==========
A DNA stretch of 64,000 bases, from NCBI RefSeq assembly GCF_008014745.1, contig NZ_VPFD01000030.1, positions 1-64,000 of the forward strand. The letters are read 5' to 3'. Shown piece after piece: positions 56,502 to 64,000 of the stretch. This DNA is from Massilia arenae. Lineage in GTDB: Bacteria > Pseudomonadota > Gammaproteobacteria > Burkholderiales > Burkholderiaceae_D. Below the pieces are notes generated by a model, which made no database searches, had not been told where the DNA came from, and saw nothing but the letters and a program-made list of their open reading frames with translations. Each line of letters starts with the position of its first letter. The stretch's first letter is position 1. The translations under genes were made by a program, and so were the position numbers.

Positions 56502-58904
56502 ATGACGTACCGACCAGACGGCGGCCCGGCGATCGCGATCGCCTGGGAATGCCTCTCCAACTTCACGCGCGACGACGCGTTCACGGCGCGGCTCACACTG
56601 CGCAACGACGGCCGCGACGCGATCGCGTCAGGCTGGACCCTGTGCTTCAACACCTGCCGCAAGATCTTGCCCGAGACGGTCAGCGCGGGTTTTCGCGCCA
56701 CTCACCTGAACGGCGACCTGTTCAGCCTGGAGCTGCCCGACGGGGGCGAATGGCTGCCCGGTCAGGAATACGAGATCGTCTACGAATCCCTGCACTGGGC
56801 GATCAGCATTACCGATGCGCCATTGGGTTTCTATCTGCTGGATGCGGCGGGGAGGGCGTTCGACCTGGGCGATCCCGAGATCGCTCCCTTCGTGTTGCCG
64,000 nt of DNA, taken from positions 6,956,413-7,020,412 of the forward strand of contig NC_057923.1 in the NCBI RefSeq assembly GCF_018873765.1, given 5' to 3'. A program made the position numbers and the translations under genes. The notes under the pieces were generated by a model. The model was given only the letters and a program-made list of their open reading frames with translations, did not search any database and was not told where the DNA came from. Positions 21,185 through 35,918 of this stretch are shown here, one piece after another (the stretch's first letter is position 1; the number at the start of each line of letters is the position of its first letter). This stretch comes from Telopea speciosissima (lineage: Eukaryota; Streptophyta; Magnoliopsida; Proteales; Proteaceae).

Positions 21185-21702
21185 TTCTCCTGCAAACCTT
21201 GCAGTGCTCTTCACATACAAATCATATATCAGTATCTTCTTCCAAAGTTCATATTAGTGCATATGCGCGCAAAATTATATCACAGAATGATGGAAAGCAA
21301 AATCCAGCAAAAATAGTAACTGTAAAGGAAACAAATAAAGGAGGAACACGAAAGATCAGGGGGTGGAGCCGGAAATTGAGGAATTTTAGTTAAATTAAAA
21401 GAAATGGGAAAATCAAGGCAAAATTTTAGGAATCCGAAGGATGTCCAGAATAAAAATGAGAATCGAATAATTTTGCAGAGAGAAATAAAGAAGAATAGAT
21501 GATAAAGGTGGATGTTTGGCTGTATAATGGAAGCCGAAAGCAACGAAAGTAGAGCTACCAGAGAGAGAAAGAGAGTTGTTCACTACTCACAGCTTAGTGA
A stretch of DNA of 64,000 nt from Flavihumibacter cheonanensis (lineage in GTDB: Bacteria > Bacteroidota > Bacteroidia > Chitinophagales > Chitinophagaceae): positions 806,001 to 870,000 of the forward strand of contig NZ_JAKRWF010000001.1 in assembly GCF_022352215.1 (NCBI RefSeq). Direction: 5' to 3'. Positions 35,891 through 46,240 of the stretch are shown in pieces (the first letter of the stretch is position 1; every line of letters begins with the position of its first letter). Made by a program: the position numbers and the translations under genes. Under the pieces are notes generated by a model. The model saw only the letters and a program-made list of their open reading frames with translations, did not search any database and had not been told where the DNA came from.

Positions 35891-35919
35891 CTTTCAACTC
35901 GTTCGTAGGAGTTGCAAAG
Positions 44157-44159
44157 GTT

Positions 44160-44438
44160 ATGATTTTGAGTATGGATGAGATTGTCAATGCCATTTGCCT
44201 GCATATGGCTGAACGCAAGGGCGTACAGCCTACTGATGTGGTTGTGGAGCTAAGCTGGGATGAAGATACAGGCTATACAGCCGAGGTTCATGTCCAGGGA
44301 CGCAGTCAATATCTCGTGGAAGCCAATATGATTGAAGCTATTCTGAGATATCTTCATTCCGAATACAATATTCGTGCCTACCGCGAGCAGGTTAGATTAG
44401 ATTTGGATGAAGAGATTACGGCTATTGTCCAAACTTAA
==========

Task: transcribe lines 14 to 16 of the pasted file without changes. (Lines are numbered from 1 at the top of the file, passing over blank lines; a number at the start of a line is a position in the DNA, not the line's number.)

A stretch of DNA of 64,000 nt from Flavihumibacter cheonanensis (lineage in GTDB: Bacteria > Bacteroidota > Bacteroidia > Chitinophagales > Chitinophagaceae): positions 806,001 to 870,000 of the forward strand of contig NZ_JAKRWF010000001.1 in assembly GCF_022352215.1 (NCBI RefSeq). Direction: 5' to 3'. Positions 35,891 through 46,240 of the stretch are shown in pieces (the first letter of the stretch is position 1; every line of letters begins with the position of its first letter). Made by a program: the position numbers and the translations under genes. Under the pieces are notes generated by a model. The model saw only the letters and a program-made list of their open reading frames with translations, did not search any database and had not been told where the DNA came from.

Positions 35891-35919
35891 CTTTCAACTC